(Probably best to skip/skim read the second paragraph)
My favourite film, in the sense that it is the film closest to my heart and affects me on a personal level like no other, is Ingmar Bergman’s Fanny and Alexander.
Scandinavian 19th century drama has fascinated me since I studied Drama at university, and my love of it led me into the theatre and film world of Bergman. In my twenties I had a tendency
(as many others) to get obsessive, and I duly did with the films of Bergman. (I was partly “cured” by attending pretty much every film in a National Film Theatre [as was] Bergman retrospective years ago and quickly realised what’s too much of a good thing.) Bergman’s films capture life (and death) as I understand it and as I want it to be. Fanny and Alexander, his swansong, was the film he made to retire from directing film. I have seen the cinema three hour version many times, and only once the original five hours plus TV version (now unavailable in UK, although I do have it on video and I can’t get our ancient unused video player to work). I also saw Bergman’s own directed Royal Dramatic Theatre of Sweden’s production of Ibsen’s Ghosts at the Barbican in 2003 with Pernilla August, who plays Maj in Fanny and Alexander.
I could go on and on and on…and on, so in summary: I’m fascinated with 19th century Scandinavian drama, the life and works of Ingmar Bergman, and therefore Fanny and Alexander is my desert island film. Being in a quandary as to whether to book to see this stage adaptation of it at the Old Vic, I twittered something to that effect, and a quiet Irish lady asked me why would I pass the opportunity to see the great Penelope Wilton on stage….
Why indeed? And what a fool I would have been to pass it.
In a nutshell, to save you reading any further, I absolutely loved it.
Of course Penelope Wilton as Helena Ekdahl, the Grandmother and core of the Ekdahl family whose story this is, was stupendous and held the stage and audience with barely the raising of an eyebrow. I learned only recently that Gunn Wallgrenn, one of Sweden’s greatest actors who played the part of Helena in the film was diagnosed with terminal cancer shortly after finishing filming and died the following year, which adds huge poignancy to her performance. Penelope Wilton is very wonderfully different, as are all the actors. I had been afraid that a stage interpretation of the film would weaken it for me, but the story is so strong and the acting at the Old Vic so excellent, it passed my critical test of fire. And the actors who played Fanny and Alexander were extraordinary. They are on stage for much of the the three hours. Of the four child casts, we saw Misha Handley as Alexander who has a large speaking part. Katie Simons was Fanny, younger and with less speaking but I watched her witnessing a scene where Alexander battles with his Bishop stepfather, and saw her quietly give such natural and convincing facial expressions. They both gave the adults a run for their money.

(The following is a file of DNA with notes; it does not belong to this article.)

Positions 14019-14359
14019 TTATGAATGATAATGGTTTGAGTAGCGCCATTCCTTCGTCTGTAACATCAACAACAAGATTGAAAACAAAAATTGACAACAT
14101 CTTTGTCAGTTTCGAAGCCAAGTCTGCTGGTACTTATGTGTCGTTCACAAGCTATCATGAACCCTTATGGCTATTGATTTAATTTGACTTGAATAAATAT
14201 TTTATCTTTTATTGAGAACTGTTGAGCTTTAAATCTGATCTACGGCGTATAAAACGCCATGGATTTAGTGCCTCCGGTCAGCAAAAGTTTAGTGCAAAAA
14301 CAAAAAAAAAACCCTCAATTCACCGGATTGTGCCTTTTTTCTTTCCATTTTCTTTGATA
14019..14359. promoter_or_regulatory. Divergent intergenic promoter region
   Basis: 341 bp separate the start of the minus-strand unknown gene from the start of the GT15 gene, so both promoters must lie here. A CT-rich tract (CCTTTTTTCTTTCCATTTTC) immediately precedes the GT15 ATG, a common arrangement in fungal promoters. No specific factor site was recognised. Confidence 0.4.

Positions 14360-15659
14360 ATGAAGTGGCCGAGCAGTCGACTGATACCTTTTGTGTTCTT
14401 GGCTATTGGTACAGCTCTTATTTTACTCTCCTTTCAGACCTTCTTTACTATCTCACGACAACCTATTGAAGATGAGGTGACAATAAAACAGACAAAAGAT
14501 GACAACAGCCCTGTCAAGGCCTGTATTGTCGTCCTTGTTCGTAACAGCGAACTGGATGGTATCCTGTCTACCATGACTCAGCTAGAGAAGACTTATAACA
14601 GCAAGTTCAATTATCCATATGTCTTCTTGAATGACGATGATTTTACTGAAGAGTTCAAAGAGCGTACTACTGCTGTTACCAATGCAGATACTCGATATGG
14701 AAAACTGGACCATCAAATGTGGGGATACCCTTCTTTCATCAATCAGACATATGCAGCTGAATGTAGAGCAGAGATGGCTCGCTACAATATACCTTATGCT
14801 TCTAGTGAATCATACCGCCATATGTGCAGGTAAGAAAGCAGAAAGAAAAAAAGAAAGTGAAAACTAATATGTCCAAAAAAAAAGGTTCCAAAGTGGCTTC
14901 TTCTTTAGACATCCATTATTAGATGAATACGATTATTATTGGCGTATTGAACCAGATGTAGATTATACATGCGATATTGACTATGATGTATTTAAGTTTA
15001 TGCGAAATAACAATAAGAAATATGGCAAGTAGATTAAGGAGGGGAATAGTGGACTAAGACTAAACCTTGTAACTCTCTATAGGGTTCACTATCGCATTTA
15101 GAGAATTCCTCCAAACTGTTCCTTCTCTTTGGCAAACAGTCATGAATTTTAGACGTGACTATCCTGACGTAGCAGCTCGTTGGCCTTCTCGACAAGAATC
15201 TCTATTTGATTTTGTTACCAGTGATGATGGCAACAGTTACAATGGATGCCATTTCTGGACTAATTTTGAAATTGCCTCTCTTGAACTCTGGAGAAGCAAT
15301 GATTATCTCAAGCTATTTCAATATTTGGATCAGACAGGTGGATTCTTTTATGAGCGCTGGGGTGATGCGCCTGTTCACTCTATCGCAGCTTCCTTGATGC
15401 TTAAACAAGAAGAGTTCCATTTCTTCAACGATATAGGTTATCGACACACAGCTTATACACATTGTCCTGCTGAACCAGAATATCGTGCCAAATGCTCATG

What the stage version could never replicate is the visual beauty of the film, its sumptuousness and its austerity, and wisely they had made a virtue of this in Tom Pye’s design with Alex Baranowski’s lighting. The second act in a stylised box for the Bishop’s harsh house worked particularly well. I really liked Stephen Beresford’s adaptation idea to punctuate the action simply with recited lists of the food that the Ekdahl’s eat which is so lavishly visualised in the film.
There were moments I don’t remember from the film which must have been taken from the television original. There was much cut, but nothing that bothered me. The last act is perhaps the least successful, and if I have a criticism it is that the grotesque, fantastic magic of it in the film could have had a more engaging theatrical visual language. There are effective stage illusions but I felt they were not pushed far enough. It could have been truly breathtaking.
I haven’t touched on its ideas and portrayal of the relationship between actors and the theatre, with life itself. Maybe another blog post. To finish here, Fanny and Alexander fills me with awe and wonder, if you’ll forgive that overused phrase. The fullness of life bursts out of it: the joy and pain of family, the suffering from death and loneliness, the agony of self loathing and the damage that causes, the necessity of laughter and of humour in all things, and a mixing of religion, superstition and magic into something “other”. It offers the mystery of what it means to be human